Thursday, October 14, 2021

Some Practical Advice on File Naming Conventions


Continuing with our practical advice October...

Courts create a lot of document files.  Some of those files get uploaded, saved, and organized in the court's case management or electronic document management systems.  And some courts use tools like SharePoint.  But even these tools can benefit from a consistent useful file naming standard.  I looked online and found two excellent pages on the subject. 

More below…



But first, why should you consider a file naming standard?  Because, even when your files are backed up, you will need to be able to find, select, and restore them to the proper place after archiving or after a disaster event.  Also, file naming standards will help when one wishes to post/share files for transparency to the public.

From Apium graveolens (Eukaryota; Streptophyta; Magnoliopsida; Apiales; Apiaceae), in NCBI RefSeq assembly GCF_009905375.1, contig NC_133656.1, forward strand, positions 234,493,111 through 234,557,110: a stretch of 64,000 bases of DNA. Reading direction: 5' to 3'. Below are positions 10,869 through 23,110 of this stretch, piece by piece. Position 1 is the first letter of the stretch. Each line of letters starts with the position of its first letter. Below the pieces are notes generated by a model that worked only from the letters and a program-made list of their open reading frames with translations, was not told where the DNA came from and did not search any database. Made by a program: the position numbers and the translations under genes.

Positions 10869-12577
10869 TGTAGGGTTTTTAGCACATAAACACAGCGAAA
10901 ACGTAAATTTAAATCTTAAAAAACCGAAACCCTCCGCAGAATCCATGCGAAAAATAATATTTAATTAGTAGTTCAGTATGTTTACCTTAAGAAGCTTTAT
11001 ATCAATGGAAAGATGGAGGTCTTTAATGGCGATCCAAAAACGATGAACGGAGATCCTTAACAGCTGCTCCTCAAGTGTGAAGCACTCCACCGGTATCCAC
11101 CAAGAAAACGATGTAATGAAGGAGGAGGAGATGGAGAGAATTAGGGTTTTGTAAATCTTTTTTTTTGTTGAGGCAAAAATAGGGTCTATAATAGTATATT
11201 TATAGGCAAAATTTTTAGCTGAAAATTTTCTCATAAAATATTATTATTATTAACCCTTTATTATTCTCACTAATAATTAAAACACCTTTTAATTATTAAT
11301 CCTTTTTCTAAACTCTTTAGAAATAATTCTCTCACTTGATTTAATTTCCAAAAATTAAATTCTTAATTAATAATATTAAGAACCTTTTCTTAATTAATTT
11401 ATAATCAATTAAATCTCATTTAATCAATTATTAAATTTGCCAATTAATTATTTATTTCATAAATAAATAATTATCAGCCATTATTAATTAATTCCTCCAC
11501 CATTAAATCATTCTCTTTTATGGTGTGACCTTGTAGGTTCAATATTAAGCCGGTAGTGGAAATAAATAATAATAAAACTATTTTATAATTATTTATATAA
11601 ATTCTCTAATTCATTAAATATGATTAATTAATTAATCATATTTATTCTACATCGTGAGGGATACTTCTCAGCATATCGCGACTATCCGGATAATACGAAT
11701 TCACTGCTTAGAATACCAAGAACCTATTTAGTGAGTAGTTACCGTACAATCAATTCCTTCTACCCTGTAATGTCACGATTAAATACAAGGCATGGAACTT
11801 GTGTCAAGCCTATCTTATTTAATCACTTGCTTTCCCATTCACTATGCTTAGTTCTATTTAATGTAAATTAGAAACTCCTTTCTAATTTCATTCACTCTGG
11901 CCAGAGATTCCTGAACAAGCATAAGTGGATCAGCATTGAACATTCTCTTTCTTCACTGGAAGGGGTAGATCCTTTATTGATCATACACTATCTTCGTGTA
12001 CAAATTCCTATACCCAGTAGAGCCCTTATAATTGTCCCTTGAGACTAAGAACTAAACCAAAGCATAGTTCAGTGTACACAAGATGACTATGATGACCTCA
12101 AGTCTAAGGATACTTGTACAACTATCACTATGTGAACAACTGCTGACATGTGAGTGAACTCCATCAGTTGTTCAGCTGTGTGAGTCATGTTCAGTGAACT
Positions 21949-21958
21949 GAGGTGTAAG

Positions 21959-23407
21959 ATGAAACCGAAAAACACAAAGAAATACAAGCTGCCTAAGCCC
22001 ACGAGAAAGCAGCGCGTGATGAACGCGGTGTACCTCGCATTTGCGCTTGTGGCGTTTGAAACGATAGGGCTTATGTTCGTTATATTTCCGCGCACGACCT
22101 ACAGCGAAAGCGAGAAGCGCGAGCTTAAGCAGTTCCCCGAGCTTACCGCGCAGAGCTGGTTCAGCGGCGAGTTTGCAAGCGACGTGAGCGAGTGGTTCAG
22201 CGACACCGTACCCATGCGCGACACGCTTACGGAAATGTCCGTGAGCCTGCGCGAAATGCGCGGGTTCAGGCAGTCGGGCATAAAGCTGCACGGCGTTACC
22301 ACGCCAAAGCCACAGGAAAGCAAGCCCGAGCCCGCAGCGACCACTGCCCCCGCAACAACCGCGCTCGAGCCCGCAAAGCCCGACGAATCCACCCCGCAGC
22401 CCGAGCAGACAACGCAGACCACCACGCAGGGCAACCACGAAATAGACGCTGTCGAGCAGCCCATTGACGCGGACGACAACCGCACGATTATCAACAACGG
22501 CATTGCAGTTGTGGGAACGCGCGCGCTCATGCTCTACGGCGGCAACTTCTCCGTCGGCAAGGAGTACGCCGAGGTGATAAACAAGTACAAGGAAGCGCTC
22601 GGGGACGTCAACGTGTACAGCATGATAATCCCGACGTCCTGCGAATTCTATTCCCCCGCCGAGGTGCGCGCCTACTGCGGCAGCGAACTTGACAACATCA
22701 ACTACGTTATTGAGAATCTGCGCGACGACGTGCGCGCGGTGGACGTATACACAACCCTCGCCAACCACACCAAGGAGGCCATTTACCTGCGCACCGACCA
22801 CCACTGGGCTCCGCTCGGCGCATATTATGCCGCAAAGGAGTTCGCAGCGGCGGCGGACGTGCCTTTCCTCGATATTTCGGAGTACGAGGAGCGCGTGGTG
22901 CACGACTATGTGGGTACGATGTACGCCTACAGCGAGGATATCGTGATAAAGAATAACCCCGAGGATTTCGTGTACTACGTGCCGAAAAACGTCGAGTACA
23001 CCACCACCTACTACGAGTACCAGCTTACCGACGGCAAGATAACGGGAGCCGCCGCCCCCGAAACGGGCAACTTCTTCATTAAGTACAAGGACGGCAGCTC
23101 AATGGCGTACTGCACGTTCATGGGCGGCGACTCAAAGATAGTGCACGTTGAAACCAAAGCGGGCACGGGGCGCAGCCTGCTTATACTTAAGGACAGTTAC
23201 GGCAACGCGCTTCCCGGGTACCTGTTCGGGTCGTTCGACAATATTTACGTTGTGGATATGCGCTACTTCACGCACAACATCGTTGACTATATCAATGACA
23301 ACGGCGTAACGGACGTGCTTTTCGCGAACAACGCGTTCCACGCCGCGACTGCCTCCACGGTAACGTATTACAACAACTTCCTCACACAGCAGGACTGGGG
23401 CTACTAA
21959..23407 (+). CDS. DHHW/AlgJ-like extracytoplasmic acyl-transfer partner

An article by Mr. Adam Pode posted on December 21, 2014, has some solid practical advice.  He recommends:

  1. User capital letters to delimit words in the file name, not spaces
  2. Keep file names short, but meaningful
  3. If using a date in the file name always state the date ‘back to front’ and in this format: YYYY or YYYYMM or YYYYMMDD
  4. Order the elements in a file name in the most appropriate way to retrieve the record
  5. When including a number in a file name always give it as a two-digit number rather than one
  6. When a version number is applicable, it should always appear in the file name of the record so that the most recent version can be easily identified and retrieved
  7. Use meaningful folder names

The article provides examples for each of the points above along with a “Don’t list".

In addition, Stanford University Library has its own “best practices” advice along with recommendations for bulk renaming utilities that are:

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